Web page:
SubjectMentoring in education - China - Hong Kong - Case studies.
Dept/ProgramEducation
Persistent Identifierhttp://hdl.handle.net/10722/183334

 

DC FieldValueLanguage
dc.contributor.authorChen, I-Lingh, Luke.-
dc.date.accessioned2013-05-26T06:54:20Z-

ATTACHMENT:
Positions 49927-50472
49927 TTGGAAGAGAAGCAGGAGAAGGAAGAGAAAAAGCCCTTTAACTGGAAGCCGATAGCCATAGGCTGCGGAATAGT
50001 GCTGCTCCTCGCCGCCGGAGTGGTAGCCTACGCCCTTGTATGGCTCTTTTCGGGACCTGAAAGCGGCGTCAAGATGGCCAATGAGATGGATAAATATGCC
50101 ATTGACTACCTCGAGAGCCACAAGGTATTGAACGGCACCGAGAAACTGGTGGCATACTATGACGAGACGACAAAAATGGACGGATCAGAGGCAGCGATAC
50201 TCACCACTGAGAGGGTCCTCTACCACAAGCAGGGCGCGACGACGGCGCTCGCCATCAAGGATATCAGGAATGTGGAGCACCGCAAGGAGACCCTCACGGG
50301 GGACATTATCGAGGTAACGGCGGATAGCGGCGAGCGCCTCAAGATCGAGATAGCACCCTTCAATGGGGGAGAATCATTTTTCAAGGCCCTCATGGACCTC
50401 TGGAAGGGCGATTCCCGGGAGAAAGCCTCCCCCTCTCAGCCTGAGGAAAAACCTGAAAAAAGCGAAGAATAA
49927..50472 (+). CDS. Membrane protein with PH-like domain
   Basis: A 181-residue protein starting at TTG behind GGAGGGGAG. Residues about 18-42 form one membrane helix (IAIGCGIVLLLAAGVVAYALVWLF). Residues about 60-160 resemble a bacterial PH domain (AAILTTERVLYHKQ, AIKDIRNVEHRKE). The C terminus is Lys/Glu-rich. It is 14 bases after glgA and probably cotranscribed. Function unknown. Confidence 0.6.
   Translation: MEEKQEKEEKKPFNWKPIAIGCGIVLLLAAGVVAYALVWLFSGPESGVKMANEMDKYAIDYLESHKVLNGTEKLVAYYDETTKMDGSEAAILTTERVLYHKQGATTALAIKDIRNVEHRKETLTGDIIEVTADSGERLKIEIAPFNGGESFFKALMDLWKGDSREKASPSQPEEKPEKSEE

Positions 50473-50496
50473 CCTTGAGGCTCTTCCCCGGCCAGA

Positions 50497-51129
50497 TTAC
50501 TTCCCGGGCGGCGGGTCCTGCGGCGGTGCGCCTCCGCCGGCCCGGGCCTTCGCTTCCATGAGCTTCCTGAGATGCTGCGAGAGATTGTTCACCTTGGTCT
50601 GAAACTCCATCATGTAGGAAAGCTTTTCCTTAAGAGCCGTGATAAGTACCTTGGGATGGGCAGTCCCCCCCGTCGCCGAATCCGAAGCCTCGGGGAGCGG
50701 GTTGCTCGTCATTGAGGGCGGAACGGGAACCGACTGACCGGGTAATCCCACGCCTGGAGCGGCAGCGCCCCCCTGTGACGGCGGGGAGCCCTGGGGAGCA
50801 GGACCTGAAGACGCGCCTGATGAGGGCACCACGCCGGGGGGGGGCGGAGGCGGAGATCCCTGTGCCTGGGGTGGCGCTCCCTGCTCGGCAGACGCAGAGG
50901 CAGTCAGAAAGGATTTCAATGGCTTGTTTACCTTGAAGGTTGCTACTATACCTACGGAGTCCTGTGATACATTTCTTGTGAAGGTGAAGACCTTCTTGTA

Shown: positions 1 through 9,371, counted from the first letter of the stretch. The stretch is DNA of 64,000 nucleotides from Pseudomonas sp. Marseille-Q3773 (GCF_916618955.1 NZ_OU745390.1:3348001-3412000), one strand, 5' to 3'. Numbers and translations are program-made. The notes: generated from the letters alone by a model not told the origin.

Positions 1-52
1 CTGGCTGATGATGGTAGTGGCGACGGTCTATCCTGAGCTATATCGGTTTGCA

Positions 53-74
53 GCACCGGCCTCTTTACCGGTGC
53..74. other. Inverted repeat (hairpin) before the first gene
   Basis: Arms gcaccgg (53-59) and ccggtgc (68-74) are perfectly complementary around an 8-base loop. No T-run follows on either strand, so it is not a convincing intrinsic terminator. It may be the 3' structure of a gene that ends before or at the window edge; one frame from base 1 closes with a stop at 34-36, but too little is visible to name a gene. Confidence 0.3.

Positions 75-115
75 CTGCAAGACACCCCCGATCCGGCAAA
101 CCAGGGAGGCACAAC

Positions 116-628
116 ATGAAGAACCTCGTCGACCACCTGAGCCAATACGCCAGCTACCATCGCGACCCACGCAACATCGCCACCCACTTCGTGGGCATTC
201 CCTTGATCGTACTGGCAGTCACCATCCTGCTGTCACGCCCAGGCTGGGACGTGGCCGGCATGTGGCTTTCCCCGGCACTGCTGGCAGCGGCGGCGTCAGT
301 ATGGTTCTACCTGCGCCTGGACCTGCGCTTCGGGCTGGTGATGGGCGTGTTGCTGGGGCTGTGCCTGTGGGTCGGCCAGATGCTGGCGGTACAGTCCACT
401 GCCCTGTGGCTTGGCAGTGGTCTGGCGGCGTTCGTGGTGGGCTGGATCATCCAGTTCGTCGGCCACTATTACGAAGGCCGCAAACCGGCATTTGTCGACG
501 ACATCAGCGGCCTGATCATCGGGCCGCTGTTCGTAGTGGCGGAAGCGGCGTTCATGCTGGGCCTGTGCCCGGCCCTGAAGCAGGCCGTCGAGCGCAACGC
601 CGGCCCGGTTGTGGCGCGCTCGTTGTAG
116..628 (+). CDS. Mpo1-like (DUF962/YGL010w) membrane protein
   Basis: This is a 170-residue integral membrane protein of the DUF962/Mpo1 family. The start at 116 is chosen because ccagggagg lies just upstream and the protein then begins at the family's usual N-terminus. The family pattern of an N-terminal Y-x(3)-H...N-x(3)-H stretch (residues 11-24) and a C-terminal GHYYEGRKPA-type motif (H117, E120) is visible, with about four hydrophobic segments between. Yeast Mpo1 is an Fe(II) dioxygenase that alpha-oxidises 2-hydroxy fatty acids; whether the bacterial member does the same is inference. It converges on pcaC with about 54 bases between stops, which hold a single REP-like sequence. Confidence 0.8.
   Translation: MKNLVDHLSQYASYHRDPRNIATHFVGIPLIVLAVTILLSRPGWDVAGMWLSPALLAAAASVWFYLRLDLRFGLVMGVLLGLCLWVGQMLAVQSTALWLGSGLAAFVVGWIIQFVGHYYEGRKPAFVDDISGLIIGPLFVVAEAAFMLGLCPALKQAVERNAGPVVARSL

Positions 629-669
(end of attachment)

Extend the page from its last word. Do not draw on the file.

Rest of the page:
dc.date.available2013-05-26T06:54:20Z-
dc.date.issued2010-
dc.identifier.citationChen, I. L. L.. (2010). Case study of a school-wide, one-on-one, teacher-student mentoring program in Hong Kong. (Thesis). University of Hong Kong, Pokfulam, Hong Kong SAR. Retrieved from http://dx.doi.org/10.5353/th_b5017661-
dc.identifier.urihttp://hdl.handle.net/10722/183334-